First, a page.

Shivani Saini lives and works in Alberta as a producer and consultant in the media industry. It’s where she’s done most of her work. It’s where she’s from. The idea of Creatives Empowered, which she founded, came to her last year following reflections of her 25-plus years of professional experiences that were both empowering and disempowering.
Creatives Empowered, which launched on Nov. 16, is a collective of Black, Indigenous, People of Colour (BIPOC) and allied artists and creatives. They aim to provide a safe and supportive community, advocating for and providing professional opportunities to BIPOC creatives in Alberta.
“Throughout my career, I have found that I’ve often been one of the few visible minorities or one of the few racialized people in a company, on a set, on-air, or at a boardroom table.”
“I never had access to an organization like this in my formative years,” Saini said. “Creatives Empowered is a way for me to give back to the community and to also connect with other professionals.”
She’s had many conversations with colleagues and other creatives about how systemic discrimination and racism is a reality and a part of all racialized peoples’ lives.
“Although there is quite a bit of racialized talent in Alberta the opportunities for that racialized talent, just have never really, truly been equitable.”
In part, Saini’s inspiration came from working as a consultant for Reelworld Film Festival and Screen Institute, founded by Tonya Williams, one of Canada’s first big-time Black actresses.
Reelworld is Canada’s largest platform dedicated to changing the face of the media industry. They have plans to collaborate with Creatives Empowered in the future.
“We have to start controlling our own narrative,” said Williams.
“It means you should ask a lot of questions. You shouldn’t just perpetuate the stereotypes that are already out there. You should be challenging those stereotypes and coming up with other language and other explanations, which may be wrong too, but at least they’d be different, and they’ll spark a conversation, and I think that’s what Shivani is trying to do.”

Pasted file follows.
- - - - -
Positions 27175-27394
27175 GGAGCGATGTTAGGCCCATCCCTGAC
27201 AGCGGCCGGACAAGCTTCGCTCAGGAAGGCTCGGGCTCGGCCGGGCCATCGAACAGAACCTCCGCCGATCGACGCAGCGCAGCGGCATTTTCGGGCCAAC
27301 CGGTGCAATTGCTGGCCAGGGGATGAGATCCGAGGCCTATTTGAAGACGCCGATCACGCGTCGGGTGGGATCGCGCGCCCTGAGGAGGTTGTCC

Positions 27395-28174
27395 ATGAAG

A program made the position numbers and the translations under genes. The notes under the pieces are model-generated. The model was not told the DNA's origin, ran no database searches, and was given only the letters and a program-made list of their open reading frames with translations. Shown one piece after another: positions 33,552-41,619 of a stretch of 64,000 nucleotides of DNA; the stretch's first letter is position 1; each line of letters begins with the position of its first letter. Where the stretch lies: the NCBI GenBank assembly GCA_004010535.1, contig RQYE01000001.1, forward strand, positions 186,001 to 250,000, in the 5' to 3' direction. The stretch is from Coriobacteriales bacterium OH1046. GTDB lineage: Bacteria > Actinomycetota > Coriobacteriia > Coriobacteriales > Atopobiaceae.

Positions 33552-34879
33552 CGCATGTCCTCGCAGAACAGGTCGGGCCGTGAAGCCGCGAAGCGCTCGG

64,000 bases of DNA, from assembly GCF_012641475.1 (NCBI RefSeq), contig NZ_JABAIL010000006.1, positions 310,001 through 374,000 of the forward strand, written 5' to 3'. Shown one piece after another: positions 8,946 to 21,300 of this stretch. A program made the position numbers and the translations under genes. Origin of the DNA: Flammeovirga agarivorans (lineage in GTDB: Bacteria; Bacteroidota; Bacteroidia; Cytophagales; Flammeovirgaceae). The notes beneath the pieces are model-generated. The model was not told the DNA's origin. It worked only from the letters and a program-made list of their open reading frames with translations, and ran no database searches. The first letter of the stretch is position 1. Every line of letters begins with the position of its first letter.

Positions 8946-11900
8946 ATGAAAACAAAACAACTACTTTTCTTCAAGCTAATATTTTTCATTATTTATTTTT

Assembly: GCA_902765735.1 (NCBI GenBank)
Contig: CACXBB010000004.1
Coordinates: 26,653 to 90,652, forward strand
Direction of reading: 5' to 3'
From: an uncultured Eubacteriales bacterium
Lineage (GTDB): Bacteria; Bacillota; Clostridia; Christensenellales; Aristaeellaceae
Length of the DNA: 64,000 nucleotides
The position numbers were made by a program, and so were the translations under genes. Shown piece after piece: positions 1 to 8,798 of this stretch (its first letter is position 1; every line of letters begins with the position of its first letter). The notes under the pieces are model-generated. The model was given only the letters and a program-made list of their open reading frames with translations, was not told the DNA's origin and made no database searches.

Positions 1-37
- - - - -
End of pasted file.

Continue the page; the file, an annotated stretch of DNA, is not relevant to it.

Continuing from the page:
Saini says 2020 brought with it a racial awareness we didn’t have before COVID-19. It has opened up communication about how pervasive racism is and what we need to do to combat it.
“We really used to start creating the change that’s needed to create a truly equitable media landscape, but also just an equitable landscape period, that reflects the society we live in, that reflects the population that occupy and share this land together.”
Saini says her Alberta peers are ready and motivated to join the collective.
“Just within one week of our official public launch, we already have a very strong membership base that is growing on a daily basis.”
But as much as she’s proud and ready to provide a safe, encouraging and creative space for racialized artists, this is the first organization of its kind in Alberta—and it’s 2020.
“Even today, in a lot of those production environments, racialized artists and creatives are still going to be in the minority, and that isn’t just here in Alberta, that is across the country.”
Williams said although Toronto has much larger Black, South Asian and Middle Eastern populations, the media industry still does not reflect this.
Williams said, for the media industry to become more equitable, people in privileged positions will have to move over and not get that space, space they don’t want to lose.
“So you just keep to the path, and you keep pushing forward,” she said. “And people will always push back, and the push back is usually out of fear. I mean, you are actually asking for space where none was provided for you.”
But the question is, is Alberta ready? If you look at some of the public responses from the Pink Flamingo mural project in the summer, you’ll see why it caused many to wonder.
“Is the racialized community ready for change? Absolutely,” said Saini. “Is our larger society ready? Great question. I think that, realistically, we know that there are allies out there who’re more than ready to do what they can to support this kind of change. But I think it’s clear that there are also probably quite a few folks that either don’t understand the issue, that doesn’t understand the impact that systemic racism has on racialized beings.”
Saini said she’s doing this word because she’s tired and ready for change.
“Am I ready? Oh hell yeah. That’s a hard yes. I am so ready. And the reason why is because I am at a point where I no longer want to be having experiences as a professional in which I’m being discriminated against, in which I’m being subjected to racial and unconscious bias. And in which I’m being tokenized.”